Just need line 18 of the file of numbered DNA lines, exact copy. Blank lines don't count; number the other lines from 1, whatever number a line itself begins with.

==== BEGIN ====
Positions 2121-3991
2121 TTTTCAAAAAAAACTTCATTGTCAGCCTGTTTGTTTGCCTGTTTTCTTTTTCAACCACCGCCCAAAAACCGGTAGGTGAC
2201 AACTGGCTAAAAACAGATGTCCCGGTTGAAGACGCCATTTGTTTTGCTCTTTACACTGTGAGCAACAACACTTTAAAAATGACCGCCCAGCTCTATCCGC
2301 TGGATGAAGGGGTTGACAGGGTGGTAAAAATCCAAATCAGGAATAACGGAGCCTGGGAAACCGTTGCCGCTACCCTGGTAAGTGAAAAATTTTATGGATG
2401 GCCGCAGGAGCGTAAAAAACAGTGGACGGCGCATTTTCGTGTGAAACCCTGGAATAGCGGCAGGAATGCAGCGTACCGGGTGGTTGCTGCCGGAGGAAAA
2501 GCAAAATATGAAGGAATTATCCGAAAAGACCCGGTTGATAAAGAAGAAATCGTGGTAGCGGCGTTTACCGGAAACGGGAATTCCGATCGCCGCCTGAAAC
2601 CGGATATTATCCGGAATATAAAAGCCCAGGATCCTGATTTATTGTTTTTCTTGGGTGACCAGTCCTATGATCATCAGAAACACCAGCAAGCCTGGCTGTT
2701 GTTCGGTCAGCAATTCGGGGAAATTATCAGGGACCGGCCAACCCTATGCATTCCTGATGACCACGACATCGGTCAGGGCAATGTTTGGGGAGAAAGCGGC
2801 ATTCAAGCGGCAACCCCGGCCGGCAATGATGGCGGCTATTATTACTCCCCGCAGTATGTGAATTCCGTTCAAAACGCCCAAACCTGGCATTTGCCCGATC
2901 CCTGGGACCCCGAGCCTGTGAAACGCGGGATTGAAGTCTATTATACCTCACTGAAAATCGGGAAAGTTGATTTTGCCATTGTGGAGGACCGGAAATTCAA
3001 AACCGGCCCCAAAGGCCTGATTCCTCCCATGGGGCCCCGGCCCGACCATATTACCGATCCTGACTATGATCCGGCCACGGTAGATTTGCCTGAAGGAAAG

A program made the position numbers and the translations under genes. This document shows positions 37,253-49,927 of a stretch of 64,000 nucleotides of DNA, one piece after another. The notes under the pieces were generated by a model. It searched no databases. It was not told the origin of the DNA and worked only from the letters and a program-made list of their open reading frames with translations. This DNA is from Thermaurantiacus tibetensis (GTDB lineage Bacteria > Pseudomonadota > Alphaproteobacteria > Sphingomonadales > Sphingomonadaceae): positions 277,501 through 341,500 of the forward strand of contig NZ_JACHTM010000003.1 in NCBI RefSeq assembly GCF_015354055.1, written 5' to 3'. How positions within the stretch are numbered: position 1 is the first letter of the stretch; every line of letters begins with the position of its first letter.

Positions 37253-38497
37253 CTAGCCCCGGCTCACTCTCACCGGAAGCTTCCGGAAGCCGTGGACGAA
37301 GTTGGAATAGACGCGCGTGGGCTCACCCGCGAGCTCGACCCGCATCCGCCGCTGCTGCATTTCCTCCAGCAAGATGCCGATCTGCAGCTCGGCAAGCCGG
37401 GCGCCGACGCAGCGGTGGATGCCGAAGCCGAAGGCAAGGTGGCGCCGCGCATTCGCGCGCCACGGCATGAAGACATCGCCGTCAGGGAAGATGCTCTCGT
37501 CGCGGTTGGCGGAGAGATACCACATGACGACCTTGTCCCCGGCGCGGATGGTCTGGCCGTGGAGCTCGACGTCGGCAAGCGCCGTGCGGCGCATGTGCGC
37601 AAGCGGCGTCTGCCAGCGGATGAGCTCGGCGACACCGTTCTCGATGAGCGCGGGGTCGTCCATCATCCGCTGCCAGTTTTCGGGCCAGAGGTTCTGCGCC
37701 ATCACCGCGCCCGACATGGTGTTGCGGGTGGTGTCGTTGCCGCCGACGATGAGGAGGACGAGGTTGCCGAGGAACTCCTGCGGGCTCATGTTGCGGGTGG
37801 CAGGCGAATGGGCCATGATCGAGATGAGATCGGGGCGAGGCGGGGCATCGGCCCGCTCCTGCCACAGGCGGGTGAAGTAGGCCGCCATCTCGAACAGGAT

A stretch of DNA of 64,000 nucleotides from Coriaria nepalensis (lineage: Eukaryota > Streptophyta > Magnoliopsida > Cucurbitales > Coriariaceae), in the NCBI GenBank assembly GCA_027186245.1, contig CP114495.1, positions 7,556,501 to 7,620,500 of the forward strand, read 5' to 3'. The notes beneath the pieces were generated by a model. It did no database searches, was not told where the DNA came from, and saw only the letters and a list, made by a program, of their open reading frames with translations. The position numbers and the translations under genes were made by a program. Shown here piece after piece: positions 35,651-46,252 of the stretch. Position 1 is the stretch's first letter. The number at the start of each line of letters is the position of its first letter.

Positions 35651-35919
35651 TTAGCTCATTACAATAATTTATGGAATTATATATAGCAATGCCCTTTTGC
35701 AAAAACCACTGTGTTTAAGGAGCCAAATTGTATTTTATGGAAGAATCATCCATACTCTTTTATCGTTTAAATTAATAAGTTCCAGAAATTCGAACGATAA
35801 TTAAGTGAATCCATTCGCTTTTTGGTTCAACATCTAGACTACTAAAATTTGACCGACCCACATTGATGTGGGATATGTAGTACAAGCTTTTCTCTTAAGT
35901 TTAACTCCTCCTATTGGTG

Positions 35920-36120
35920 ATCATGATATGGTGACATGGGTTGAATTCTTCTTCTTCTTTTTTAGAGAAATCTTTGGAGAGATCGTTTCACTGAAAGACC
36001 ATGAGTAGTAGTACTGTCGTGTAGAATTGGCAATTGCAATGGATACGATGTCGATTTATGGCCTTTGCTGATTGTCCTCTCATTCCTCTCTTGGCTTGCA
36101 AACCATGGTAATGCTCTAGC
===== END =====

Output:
37601 AAGCGGCGTCTGCCAGCGGATGAGCTCGGCGACACCGTTCTCGATGAGCGCGGGGTCGTCCATCATCCGCTGCCAGTTTTCGGGCCAGAGGTTCTGCGCC